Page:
There’s something very welcoming about the deep green glass of the Rolling Rock bottle: It says comfort, hominess, the forest, high school. This is a malty-tasting beer with a clean and quite smooth finish, but the flavor that sings through (if there really is one) is one of a general toasted-ness. Make sure this is very cold when you drink it.
Much like the wagyu slider, the name of this beer makes you think it could be somewhat Asian upon further inspection, you realize it isn’t at all. Established in 1829, Yuengling Brewery, which bills itself as the country’s oldest, got its start in Pottsville, Pa. The beer is very difficult to find on the West Coast and has a strong local feel to it, despite pumping out a couple million barrels a year.
The flavor is fairly stolid, much like the Midwestern temperament — a bit sweet with a slight lingering bitterness in the back of the throat.
5) Bud Light Lime
You know what? I’m just going to go ahead and admit that I like Bud Light Lime. I’m not sure there’s actually a more perfect beach beer — it’s just as good as a Corona or Pacifico. And when soaking up unhealthful UV rays, the lime flavor tastes remarkably not like a cleaning product.
Things change under the dark, sobering shadows of an actual bar, of course. Would you order Bud Light Lime in a bar? You certainly would not.
6) Coors Banquet
Founded in 1873, Coors has fully embraced the Rocky Mountain aesthetic of rugged dudes doing rugged dude things: Hiking. Panning for gold. Roping a steer. Or, if you’re a hot young St. Elsewhere-era Mark Harmon, putting on some waders and walking through a cold mountain stream.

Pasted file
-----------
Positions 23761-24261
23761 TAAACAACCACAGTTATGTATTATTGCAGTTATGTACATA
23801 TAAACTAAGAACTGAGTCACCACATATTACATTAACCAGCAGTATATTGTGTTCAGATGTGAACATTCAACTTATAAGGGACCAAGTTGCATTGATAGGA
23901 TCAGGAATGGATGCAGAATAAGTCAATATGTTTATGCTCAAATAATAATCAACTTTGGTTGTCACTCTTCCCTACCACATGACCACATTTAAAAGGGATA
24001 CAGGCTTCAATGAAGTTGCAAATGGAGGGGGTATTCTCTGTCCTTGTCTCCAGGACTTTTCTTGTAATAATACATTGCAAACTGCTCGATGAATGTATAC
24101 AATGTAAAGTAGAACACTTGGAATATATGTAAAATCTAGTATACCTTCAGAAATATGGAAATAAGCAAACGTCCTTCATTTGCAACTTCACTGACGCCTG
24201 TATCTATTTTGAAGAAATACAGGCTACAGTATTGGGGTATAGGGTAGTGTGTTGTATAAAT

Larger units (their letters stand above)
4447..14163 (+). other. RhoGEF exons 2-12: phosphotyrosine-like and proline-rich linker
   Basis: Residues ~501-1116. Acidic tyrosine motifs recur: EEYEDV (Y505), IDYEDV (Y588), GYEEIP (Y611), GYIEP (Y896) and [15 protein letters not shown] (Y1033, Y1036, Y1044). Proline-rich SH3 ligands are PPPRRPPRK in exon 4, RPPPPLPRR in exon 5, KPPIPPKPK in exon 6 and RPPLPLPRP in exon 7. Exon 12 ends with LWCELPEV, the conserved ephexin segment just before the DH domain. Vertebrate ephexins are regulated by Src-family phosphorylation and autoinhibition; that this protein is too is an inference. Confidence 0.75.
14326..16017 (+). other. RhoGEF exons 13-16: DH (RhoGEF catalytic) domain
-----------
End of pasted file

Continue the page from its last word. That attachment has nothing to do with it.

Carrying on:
The beer itself has a malty-sweet flavor — the finish is a little more sour than I’d have imagined from the breath of the Rockies, but at least it doesn’t linger.
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Small Carbon Boot-Print
The excuse: “Riding isn’t green enough”
Solution: A terrain park that tries harder
Community-owned Diamond Peak was the second resort in the industry to become STOKE-certified (a sustainability evaluation with a 110-point criteria) thanks to cheeky signs encouraging environmental awareness, water stations, electric-vehicle chargers, extra-efficient snow guns and groomers, and stone-paper maps. The resort also gets props for its newly expanded terrain park, a free-style playground with ever-changing features, starter rails, and jumps.
Kevin Syms/Courtesy of Sun Valley Resort
Kevin Syms/Courtesy of Sun Valley Resort
You felt or heard a “pop”.